ASN Wikibase Occurrence # 292717
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Narrative:The airline transport certificated pilot was conducting a personal cross-country flight under Title 14, CFR Part 91, in an area of steep mountainous terrain. The pilot said his routine was to fly over a mountain saddle near the top of a glacier at 4,500 feet above sea level, and continue to his destination. He reported that he was cruising above the glacier at 4,500 feet altitude, when he encountered severe turbulence and downdrafts, and subsequently collided with the glacier. A U.S. Coast Guard C-130 airplane flying in the area received a signal from the accident airplane's emergency locator transmitter, and located the wreckage on the glacier. The aircraft commander said when they arrived over the area, the area was covered in clouds. He said they located clear air, descended, and returned to the accident site underneath the overcast. He said they could see up the glacier, and that there was about 200 feet of clearance between the saddle at the top of the glacier and the cloud cover. He stated as they passed over the wreckage approaching the saddle, their navigation instruments indicated a 40 knot headwind, and noted that the mountain peaks on either side of the saddle were obscured by clouds. He said they had to leave the area due to deteriorating weather. An Air National Guard helicopter dispatched to the accident site aborted several attempts to reach the site due to poor weather, and eventually reached the accident site about 9 hours after the accident. The Air National Guard para-rescue technician who made initial contact with the pilot reported that the pilot said he was flying up the glacier, encountered a downdraft, and turned down slope to "escape" when the airplane contacted the glacier. An area weather forecast valid at the time of the accident, indicated areas of marginal VFR weather with rain and snow showers. The forecast did not forecast any significant turbulence. The closest automated weather reporting facility is 7 miles from the accident site. Observations taken during the timeframe of the accident, reported rapidly varying visibilities from 10 miles to less than 1 mile, and ceilings varying from 100 feet to 6,000 feet. The accident pilot said there were no mechanical anomalies with the airplane prior to the accident. As of August, 2006, the airplane had not been recovered.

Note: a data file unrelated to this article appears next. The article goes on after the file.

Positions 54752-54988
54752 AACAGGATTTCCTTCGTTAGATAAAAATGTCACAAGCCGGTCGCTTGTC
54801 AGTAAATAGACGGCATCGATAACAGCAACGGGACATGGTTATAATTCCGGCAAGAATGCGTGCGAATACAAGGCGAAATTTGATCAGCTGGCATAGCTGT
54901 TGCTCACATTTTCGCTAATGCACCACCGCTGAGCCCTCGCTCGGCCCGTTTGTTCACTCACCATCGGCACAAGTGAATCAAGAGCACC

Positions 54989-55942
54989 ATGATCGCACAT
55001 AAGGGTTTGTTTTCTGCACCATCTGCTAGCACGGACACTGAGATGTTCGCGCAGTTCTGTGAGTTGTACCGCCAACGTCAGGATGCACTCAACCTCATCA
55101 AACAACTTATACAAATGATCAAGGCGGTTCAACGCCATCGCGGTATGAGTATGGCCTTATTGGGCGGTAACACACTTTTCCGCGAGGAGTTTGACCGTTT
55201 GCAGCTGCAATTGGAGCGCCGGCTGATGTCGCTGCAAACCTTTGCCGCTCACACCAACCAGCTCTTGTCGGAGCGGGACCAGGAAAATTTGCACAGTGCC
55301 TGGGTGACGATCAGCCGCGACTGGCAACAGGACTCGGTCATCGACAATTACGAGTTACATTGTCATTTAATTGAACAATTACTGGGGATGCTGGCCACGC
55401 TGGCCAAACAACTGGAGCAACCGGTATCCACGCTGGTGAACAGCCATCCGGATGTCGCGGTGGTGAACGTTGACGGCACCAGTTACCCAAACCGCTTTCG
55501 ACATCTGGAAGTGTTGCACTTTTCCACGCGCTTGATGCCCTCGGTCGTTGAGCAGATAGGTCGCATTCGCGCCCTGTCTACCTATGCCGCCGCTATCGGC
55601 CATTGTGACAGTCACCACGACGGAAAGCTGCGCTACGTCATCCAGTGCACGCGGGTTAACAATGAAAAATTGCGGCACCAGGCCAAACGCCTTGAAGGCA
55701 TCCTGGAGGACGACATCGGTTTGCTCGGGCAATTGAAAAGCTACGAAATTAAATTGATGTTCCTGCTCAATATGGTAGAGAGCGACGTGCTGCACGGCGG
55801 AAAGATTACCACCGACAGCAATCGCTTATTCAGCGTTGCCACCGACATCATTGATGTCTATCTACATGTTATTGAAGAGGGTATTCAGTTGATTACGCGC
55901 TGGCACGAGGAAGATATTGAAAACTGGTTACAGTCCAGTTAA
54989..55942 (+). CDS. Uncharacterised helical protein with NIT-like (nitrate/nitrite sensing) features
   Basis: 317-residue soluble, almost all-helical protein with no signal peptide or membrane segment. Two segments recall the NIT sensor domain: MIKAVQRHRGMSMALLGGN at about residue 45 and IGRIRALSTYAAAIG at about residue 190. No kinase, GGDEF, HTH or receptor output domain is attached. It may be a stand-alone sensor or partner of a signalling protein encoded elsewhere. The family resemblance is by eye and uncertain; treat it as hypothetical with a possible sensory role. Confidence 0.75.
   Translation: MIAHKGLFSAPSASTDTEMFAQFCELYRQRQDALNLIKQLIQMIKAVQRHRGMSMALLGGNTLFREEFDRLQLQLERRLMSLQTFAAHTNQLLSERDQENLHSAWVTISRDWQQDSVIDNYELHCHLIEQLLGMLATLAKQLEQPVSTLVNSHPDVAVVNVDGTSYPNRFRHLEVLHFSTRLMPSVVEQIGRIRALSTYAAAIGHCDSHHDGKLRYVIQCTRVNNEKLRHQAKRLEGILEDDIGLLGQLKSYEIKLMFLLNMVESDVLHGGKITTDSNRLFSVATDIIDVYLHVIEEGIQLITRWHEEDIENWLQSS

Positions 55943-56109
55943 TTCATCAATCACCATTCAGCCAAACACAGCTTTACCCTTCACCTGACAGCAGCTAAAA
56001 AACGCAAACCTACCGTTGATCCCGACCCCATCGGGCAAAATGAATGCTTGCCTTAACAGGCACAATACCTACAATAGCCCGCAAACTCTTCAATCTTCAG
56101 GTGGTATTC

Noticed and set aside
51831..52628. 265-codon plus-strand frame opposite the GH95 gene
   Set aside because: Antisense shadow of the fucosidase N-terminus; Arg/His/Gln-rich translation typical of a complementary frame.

|Monday 2 January 2006
|Year of manufacture:
|Fatalities: / Occupants: 2
|Seward, Alaska -
United States of America
|Cooper Landing-Quartz Creek Airport, AK (JLA)
|Cape Junken, AK
| Accident investigation report completed and information captured
Probable Cause: The pilot's inadequate weather evaluation, which resulted in an in-flight encounter with low ceilings, turbulence, and downdrafts in cruise flight, and the pilot's failure to maintain altitude/clearance while maneuvering, which resulted in an in-flight collision with terrain. Factors associated with the accident were low ceilings, turbulence, and downdrafts.
| Final report
|ASN Update Bot
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